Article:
That income will be reinvested automatically (or “dripped”) back into each company, as outlined in the IBP Business Plan, buying another fraction of a share of each.

And both positions will continue to grow and grow, as I anticipate that each company will announce a dividend increase in the coming months. That’s how an income stream gets built, and it’s why we gave this project the name we did.

Analyze This!

The majority of analysts seem to like both companies. JPMorgan gets either a Strong Buy or Buy rating from 20 of the 29 market-watchers surveyed by Thomson Reuters, while 15 of 20 analysts give high marks to PM.

JPMorgan Chase Analyst View by Thomson Reuters (via Fidelity)

Philip Morris Analyst View by Thomson Reuters (via Fidelity)

However, there is some negative sentiment on both stocks.

For example, in the analyst graphic above, three call JPM a Sell. Meanwhile, as shown in the red-circled area of the following table, Value Line expects PM stock to be worth less 18 months from now than it is today.

JPM appears to have more analysts in its corner. Among those making the most bullish calls: Credit Suisse, Argus, Zacks and Ford Equity Research.

Both JPM and PM received Schwab’s highest grade (A), meaning its analysts expect each to outperform market peers over the coming year.

My colleague Jason Fieber recently selected Philip Morris as his Undervalued Dividend Growth Stock of the Week (see his analysis HERE.) PM also is part of Dave Van Knapp’s Dividend Growth Portfolio (which can be viewed HERE).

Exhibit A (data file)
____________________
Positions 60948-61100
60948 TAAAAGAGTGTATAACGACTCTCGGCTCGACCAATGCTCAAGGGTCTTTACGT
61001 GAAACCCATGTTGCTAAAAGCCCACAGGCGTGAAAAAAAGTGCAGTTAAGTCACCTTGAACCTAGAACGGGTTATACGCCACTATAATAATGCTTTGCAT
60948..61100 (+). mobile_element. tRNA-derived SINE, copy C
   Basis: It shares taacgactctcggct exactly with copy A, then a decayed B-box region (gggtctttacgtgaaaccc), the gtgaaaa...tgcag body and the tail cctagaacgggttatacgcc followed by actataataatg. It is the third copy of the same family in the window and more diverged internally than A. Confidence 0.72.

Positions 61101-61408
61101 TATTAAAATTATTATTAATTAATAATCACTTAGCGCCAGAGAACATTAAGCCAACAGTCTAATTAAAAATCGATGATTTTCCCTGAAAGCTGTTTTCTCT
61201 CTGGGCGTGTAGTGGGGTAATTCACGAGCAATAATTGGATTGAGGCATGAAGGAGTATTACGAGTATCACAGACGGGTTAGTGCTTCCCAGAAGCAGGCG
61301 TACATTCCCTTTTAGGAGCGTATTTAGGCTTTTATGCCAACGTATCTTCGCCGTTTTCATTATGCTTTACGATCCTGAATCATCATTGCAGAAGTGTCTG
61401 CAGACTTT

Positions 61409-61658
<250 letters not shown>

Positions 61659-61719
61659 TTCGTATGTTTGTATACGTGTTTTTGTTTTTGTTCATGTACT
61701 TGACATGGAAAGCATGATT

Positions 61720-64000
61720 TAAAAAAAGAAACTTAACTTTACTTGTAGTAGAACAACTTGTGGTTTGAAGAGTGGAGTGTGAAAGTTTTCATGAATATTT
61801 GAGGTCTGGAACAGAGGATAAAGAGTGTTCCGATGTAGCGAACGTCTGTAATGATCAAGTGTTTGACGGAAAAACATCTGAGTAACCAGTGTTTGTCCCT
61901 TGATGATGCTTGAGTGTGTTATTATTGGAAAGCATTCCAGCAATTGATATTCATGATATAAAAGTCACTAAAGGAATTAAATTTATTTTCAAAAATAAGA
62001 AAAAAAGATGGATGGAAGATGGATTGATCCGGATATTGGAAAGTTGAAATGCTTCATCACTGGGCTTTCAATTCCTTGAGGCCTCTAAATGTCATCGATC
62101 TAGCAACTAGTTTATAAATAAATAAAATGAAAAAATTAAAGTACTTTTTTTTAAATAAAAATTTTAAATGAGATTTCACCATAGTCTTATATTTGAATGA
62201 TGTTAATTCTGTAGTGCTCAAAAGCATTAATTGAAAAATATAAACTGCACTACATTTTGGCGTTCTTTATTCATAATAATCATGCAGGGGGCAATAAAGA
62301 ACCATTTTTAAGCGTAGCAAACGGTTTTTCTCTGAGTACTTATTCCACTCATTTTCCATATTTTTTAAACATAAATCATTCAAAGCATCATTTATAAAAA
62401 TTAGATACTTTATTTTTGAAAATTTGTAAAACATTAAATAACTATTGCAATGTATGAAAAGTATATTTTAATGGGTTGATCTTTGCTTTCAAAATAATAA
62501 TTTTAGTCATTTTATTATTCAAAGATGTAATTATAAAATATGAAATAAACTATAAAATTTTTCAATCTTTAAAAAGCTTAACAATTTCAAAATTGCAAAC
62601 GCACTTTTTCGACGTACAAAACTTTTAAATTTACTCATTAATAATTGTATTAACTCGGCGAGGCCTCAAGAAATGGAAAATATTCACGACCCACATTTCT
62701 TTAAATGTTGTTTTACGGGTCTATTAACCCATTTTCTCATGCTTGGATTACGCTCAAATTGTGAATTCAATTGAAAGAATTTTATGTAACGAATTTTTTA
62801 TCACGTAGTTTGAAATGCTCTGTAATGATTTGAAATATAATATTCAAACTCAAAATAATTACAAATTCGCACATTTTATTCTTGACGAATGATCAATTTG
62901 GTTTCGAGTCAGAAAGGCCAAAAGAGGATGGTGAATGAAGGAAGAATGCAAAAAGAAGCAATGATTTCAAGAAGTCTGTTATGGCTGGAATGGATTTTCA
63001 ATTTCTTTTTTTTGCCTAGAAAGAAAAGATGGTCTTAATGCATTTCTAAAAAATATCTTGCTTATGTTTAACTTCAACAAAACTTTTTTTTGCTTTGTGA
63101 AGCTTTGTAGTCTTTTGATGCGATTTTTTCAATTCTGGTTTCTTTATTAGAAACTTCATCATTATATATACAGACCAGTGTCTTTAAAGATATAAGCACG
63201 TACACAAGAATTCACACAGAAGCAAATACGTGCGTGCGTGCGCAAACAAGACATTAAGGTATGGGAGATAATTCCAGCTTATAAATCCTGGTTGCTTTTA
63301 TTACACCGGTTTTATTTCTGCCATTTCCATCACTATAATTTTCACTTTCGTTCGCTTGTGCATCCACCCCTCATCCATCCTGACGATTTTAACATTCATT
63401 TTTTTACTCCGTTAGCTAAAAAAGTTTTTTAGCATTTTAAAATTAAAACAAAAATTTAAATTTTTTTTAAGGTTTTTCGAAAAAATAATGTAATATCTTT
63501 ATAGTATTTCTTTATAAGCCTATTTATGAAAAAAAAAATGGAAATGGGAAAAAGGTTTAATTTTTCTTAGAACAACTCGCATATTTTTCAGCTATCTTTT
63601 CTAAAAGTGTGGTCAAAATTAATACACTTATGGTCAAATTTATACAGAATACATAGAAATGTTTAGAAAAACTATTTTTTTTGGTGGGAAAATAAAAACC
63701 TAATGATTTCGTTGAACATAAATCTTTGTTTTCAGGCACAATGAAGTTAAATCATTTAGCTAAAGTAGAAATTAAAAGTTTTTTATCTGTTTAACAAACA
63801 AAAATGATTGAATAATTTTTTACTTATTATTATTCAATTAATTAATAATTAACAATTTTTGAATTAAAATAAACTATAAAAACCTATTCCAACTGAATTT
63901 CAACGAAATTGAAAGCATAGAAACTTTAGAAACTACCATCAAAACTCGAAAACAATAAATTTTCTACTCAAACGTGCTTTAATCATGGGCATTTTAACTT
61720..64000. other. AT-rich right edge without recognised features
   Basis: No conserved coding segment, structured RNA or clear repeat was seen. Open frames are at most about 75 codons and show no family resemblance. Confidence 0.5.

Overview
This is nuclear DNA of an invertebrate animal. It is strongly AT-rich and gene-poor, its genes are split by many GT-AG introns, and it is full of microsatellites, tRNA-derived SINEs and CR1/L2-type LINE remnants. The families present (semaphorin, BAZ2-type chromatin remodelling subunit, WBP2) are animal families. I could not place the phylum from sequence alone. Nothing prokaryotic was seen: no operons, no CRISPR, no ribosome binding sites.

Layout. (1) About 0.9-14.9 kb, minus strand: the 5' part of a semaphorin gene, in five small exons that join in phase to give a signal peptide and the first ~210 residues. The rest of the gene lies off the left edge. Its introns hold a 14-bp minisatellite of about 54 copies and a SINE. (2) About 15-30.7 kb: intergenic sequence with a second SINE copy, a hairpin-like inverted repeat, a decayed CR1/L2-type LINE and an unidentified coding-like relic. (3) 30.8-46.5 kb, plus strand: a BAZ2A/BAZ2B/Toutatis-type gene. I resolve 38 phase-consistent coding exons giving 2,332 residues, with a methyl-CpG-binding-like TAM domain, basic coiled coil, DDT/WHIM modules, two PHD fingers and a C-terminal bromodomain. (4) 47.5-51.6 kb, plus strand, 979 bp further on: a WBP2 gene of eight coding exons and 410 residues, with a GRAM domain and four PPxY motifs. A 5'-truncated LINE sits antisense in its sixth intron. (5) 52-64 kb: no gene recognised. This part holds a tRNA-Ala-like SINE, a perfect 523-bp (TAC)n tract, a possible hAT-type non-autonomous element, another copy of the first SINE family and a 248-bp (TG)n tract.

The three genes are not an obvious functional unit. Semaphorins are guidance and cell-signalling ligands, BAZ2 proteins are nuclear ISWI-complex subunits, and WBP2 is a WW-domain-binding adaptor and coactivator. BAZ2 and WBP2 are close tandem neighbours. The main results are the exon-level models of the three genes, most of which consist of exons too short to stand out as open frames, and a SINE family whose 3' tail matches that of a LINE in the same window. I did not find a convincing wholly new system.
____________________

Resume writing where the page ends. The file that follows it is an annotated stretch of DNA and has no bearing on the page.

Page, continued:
Valuation Station

Philip Morris gets a major thumbs-up from Morningstar analyst Philip Gorham, who assigns a $108 fair value estimate.

Said Gorsham: “We are raising our fair value estimate to $108 per share from $98 due to a more optimistic view of cash flows over the next five years. Our new valuation implies forward 2022 multiples of 18 times earnings per share, around 13 times EV/EBITDA, a free cash flow yield of 6%, and a dividend yield of 5%. Our valuation is at the high end of both the historical trading range of the tobacco industry and our valuation of the tobacco group because we think PMI’s leadership position in heated tobacco means it could grow not only faster than its tobacco group peers, but also faster than most multinational consumer staples manufacturers over the next three to five years.”

Morningstar puts JPMorgan Chase’s fair value at only $140, but CFRA says the company’s shares are worth about $167 apiece.

Finally, let’s take a look at the FAST Graphs illustrations for each company.

JPMorgan Chase’s blended P/E ratio is quite a bit higher than its 10-year norm, while Philip Morris is trading at almost exactly its typical ratio of the last decade.

Both companies are expected to grow earnings nicely over the next few years (yellow highlight on each image).

While JPMorgan Chase’s EPS is anticipated to surge 47% in 2021, the expectations are that Philip Morris’ ascension will be more gradual.

Wrapping Things Up

There is a lot to like about JPM and PM, and I feel good about their place in the Income Builder Portfolio.

However, there also are enough caution signs to suggest that both companies are not for everybody, so I recommend that investors conduct due diligence before buying these or any stocks.

NOTE: The IBP is one of two real-money portfolios I manage for this site. The other is my “growth and income” Grand-Twins College Fund, which includes the likes of DraftKings (DKNG), Alphabet (GOOGL), Texas Instruments (TXN) and Zoetis (ZTS). My next update is scheduled to be published on May 4; until then, be sure to check out the GTCF home page HERE.

— Mike Nadel

This article first appeared on Dividends & Income